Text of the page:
For the week, Small Caps carried the flag while a Gold iPhone was hazardous to your portfolio…
Among sector performance, Energy again led joined by Financials and Industrials. Safety was discarded.
Hutchin Hill’s boss is a very smart quant. Take notice that he is preparing for a big market move…
(Neil) Chriss said he estimates “a market correction of between 25 percent and 35 percent at some time in the future is likely,” based on his models. The firm has tuned its hedges for larger market moves. The cost of hedging will be eased with the elimination of the long-short credit strategy, the letter said.
You have to wonder if Neil Chriss’ caution is confirmed by the overzealous credit markets…
Illiquidistan: Tajikistan issued 10yr bonds this month. Less than 1bp of mankind can locate Tajikistan on a map. Nearly all are Tajiks. But the bonds paid 7.125% which is roughly what pensions need to prevent insolvency. Bahrain issued $3bln of 12yr paper at 6.75% ($15bln of bids). Iraq issued $1bln at 5yrs at 6.75%. Belarus issued 10yr paper at 7.63%. And Ukraine issued $3bln of 15yrs. $1.6bln rolled existing paper that nearly defaulted 2yrs ago when investors wrote off $3.6bln in debt and delayed payments for 4yrs. This new issue yielded 7.37%.
Speaking of overzealous, let’s talk about Geoffrey and the not-so-efficient market for Toys R Us bonds…
I always thought debt investors were smarter than equity ones. But events like this give me doubts. The bonds effectively evaporated in a month. What kind of efficient market does that? Investors in the debt were not betting on the financials and fundamentals of Toys R Us. They were betting entirely on the markets ability to refinance the debt. Think of playing hot potato with a rock that will burn a hole in your portfolio. Was the extra stretch in basis points worth not getting a return of your capital? Just crazy. Toys R Us’ fundamentals were in a death slide since WalMart became a coast to coast chain and Amazon sold its first nonbook.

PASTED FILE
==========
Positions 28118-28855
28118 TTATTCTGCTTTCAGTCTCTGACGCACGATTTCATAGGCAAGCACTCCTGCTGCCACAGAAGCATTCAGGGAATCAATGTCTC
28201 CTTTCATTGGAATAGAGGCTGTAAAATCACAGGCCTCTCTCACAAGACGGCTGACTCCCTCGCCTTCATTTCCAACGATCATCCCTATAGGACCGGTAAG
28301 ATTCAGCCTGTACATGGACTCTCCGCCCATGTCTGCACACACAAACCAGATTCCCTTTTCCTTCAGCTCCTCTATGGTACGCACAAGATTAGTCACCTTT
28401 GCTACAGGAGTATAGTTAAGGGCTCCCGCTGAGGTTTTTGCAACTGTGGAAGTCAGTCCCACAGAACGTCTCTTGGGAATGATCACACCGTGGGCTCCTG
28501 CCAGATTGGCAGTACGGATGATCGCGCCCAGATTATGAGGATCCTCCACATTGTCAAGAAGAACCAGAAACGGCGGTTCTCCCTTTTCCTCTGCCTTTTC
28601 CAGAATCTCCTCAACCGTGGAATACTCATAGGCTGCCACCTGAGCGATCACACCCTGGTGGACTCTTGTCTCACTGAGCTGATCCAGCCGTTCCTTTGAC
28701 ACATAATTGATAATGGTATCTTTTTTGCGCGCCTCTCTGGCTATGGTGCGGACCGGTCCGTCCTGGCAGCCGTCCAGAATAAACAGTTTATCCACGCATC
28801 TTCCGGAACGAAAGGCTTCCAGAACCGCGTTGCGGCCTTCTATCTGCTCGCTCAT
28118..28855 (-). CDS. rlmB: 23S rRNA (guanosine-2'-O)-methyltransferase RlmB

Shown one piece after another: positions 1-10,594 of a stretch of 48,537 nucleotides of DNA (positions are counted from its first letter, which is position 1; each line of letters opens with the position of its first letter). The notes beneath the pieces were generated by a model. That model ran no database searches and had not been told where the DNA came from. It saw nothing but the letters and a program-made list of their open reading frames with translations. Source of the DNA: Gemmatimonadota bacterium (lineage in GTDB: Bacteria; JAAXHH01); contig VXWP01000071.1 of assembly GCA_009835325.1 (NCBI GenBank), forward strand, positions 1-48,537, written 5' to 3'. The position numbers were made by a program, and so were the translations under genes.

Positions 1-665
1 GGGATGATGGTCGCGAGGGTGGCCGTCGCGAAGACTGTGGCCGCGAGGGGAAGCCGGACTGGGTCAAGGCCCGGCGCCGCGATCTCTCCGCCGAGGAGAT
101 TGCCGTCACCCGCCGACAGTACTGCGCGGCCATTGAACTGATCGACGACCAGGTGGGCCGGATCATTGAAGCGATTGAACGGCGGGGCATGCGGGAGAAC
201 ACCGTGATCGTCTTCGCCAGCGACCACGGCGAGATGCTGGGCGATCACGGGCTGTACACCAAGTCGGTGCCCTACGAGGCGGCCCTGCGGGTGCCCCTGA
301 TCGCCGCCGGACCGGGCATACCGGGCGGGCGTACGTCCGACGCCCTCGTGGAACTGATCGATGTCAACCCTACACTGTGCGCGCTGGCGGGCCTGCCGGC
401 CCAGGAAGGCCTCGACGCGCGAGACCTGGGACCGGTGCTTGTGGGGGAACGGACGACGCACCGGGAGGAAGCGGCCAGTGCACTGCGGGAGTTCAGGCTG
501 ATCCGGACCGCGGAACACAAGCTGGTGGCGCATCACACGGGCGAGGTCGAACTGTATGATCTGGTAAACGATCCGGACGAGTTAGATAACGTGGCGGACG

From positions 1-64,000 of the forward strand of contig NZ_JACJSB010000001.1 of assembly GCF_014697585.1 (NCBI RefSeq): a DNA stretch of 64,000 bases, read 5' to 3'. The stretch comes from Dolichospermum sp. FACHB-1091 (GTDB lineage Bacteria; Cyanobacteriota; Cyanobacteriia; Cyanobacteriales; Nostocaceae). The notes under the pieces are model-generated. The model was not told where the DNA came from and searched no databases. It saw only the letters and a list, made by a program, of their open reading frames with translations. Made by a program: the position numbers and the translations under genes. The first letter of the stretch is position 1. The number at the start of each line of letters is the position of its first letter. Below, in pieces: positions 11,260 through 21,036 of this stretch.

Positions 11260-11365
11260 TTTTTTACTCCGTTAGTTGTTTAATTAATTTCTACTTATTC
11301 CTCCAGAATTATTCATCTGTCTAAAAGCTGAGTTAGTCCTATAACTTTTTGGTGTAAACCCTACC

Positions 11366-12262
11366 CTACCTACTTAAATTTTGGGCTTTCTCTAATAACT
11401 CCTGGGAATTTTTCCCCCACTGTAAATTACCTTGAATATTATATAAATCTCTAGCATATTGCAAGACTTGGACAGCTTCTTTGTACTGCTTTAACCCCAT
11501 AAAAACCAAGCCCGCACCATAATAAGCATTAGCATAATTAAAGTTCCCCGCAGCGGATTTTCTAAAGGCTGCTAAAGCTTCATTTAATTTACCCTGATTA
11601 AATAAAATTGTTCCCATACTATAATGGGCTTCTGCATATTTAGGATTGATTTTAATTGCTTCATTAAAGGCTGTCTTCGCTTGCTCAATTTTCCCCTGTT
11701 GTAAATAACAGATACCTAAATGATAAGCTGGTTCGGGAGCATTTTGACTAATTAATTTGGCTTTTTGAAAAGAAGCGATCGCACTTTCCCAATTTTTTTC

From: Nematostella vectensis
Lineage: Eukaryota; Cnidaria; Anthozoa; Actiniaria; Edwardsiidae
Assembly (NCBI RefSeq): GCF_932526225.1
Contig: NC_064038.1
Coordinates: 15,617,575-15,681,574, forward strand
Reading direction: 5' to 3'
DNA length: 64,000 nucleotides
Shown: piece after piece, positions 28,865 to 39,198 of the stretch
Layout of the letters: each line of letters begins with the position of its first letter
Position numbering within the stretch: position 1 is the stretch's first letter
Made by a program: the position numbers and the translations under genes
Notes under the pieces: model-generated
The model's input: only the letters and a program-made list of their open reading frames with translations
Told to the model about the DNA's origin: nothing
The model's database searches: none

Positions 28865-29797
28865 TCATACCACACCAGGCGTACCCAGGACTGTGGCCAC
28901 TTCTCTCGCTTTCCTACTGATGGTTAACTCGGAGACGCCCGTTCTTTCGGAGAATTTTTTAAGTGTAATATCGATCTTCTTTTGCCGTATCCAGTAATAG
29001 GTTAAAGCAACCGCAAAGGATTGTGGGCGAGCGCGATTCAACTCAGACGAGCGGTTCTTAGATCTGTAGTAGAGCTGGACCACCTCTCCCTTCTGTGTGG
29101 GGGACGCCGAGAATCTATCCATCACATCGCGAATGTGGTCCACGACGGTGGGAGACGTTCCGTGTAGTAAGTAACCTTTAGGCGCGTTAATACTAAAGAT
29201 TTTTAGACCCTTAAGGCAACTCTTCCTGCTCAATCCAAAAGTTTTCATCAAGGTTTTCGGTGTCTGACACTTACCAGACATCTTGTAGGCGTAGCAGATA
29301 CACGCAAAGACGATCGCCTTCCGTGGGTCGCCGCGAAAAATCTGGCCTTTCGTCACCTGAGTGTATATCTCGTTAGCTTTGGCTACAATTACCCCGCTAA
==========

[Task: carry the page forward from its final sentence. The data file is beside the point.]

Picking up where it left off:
While the difficulties of the debt-laden company had been broadcast to the market for some time, bond investors nevertheless appeared to be surprised by the events of this month. The price of Toys ‘R’ Us debt due 2018 plunged from 96 cents on the dollar on Sept. 5, around the time reports of a potential bankruptcy first began circulating, to a low of 20.2 cents on Sept. 18, when the company officially filed for protection.
Investors may have misjudged the ability of Toys ‘R’ Us to continue refinancing its debt, assuming that rampant demand for yield would ensure a continued stream of fresh funding from a broadening array of buyers including exchange-traded and mutual funds. For years the company had been rolling over its debt, often secured against the value of its land.
While I would put very low odds on Congress getting anything done this session, it is prudent to keep an eye on what they are working on for tax reform…
Details of the Republican tax plan have leaked out to various news outlets.
The reported details are as follows:
- The Top individual tax rate will be lowered to 35% from 39.6%.
- Corporate tax rate will be lowered to 20% from 35%.
- The standard deduction will be doubled which will reduce taxes for most middle income taxpayers.
- Will create a 25% tax rate for pass through business owners
- State and local tax deduction will be ended
Finally, this video might change your ideas of Chinese high-speed rail safety…